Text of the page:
Google has patented software that can learn how users respond on social networks and can mimic their behavior allowing users to maintain a presence on sites without actually needing to visit them.
This software slowly learns how you react on social media sites and can mimic those reactions. The software analyzes updates and messages and can either respond for the user or flag something that may require a more personal response so the user can respond accordingly. "The popularity and use of social networks and other types of electronic communication has grown dramatically in recent years," wrote Ashish Bhatia, a Google software engineer, in the patent. "It is often difficult for users to keep up with and reply to all the messages they are receiving."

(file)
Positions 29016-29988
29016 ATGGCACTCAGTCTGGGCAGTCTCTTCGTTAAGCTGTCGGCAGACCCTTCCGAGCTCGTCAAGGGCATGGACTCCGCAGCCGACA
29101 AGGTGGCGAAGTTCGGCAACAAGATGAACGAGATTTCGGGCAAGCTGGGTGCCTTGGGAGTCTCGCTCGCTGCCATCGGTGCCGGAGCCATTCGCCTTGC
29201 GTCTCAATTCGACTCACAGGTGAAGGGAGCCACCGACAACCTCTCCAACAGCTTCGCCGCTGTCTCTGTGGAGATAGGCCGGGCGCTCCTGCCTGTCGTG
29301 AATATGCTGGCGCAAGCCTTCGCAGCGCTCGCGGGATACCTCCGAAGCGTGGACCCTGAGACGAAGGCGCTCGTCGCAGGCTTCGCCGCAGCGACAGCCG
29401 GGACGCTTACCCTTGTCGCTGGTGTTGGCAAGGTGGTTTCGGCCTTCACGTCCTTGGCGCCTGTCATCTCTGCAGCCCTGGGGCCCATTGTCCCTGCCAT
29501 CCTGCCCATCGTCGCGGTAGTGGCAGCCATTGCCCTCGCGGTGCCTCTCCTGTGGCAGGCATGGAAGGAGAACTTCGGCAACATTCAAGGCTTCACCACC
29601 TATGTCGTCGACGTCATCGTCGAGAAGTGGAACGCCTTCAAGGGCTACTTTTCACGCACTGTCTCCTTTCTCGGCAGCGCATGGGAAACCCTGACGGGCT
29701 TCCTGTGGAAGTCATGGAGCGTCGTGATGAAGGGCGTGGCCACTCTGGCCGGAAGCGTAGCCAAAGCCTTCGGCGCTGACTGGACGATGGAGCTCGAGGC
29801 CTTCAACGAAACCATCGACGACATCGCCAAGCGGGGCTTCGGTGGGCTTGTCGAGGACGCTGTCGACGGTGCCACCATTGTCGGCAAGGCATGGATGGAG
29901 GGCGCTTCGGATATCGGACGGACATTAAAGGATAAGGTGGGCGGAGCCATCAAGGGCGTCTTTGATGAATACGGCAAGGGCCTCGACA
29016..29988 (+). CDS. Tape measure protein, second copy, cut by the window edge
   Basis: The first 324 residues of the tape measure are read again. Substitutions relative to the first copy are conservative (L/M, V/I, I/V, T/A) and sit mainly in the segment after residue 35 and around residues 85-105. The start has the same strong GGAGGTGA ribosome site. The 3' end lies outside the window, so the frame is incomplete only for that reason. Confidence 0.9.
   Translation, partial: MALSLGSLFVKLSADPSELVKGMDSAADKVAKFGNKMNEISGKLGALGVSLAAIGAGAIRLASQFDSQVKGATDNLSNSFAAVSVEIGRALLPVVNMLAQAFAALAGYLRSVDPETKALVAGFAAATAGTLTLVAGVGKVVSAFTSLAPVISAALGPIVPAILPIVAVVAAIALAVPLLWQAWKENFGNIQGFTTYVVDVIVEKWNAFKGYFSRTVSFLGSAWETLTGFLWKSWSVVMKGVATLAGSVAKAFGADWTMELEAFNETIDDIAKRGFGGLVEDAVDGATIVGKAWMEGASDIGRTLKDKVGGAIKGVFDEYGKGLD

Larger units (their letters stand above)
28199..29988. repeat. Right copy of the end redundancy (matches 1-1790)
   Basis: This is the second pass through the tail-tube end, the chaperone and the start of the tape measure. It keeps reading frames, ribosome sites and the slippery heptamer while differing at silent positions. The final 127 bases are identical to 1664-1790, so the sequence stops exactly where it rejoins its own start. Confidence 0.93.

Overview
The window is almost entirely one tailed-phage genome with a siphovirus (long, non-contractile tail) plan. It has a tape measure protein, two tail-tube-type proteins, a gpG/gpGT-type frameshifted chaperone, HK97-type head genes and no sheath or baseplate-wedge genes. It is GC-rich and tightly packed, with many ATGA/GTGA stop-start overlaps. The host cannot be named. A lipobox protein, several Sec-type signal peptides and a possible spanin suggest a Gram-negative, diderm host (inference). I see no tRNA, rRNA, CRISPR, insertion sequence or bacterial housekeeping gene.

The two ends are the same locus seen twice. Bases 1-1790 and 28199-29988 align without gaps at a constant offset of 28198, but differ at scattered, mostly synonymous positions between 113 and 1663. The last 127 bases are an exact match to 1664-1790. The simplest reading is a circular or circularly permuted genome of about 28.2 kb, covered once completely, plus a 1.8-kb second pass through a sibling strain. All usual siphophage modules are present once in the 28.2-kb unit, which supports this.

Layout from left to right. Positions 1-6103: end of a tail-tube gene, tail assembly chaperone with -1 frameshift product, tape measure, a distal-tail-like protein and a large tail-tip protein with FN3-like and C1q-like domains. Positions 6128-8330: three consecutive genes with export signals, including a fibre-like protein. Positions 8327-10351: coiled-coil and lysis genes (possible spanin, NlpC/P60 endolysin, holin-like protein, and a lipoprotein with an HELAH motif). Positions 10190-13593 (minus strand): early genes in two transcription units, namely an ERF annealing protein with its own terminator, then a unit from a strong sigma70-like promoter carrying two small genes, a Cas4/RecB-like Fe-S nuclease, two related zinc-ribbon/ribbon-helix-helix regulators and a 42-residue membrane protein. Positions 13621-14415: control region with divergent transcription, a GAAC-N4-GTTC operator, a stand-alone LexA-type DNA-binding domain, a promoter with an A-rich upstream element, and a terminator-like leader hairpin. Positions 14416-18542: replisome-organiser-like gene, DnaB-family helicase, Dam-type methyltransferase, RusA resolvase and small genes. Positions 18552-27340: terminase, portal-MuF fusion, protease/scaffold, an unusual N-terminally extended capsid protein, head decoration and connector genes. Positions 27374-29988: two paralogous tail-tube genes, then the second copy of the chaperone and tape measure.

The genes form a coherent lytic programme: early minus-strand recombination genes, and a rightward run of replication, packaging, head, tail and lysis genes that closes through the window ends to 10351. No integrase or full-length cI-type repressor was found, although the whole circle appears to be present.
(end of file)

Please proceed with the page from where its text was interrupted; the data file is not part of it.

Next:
Bhatia envisions a system that collects the users' information across social networks and logs how the user has been responding to messages, notifications, status changes, and more. The system then analyses these responses and can start making suggestions of its own that, Bhatia hopes, will be indistinguishable from if the user had responded personally. The system would be flexible enough to adapt to any given situation and should be able to differentiate between friends, family, or professional acquaintances. The tone of the manufactured response would differ on professional social networks such as LinkedIn than the tone one would use on Twitter or Facebook. Despite its lofty potential, the examples provided in the patent suggest that this software will require some refinement before it goes public.
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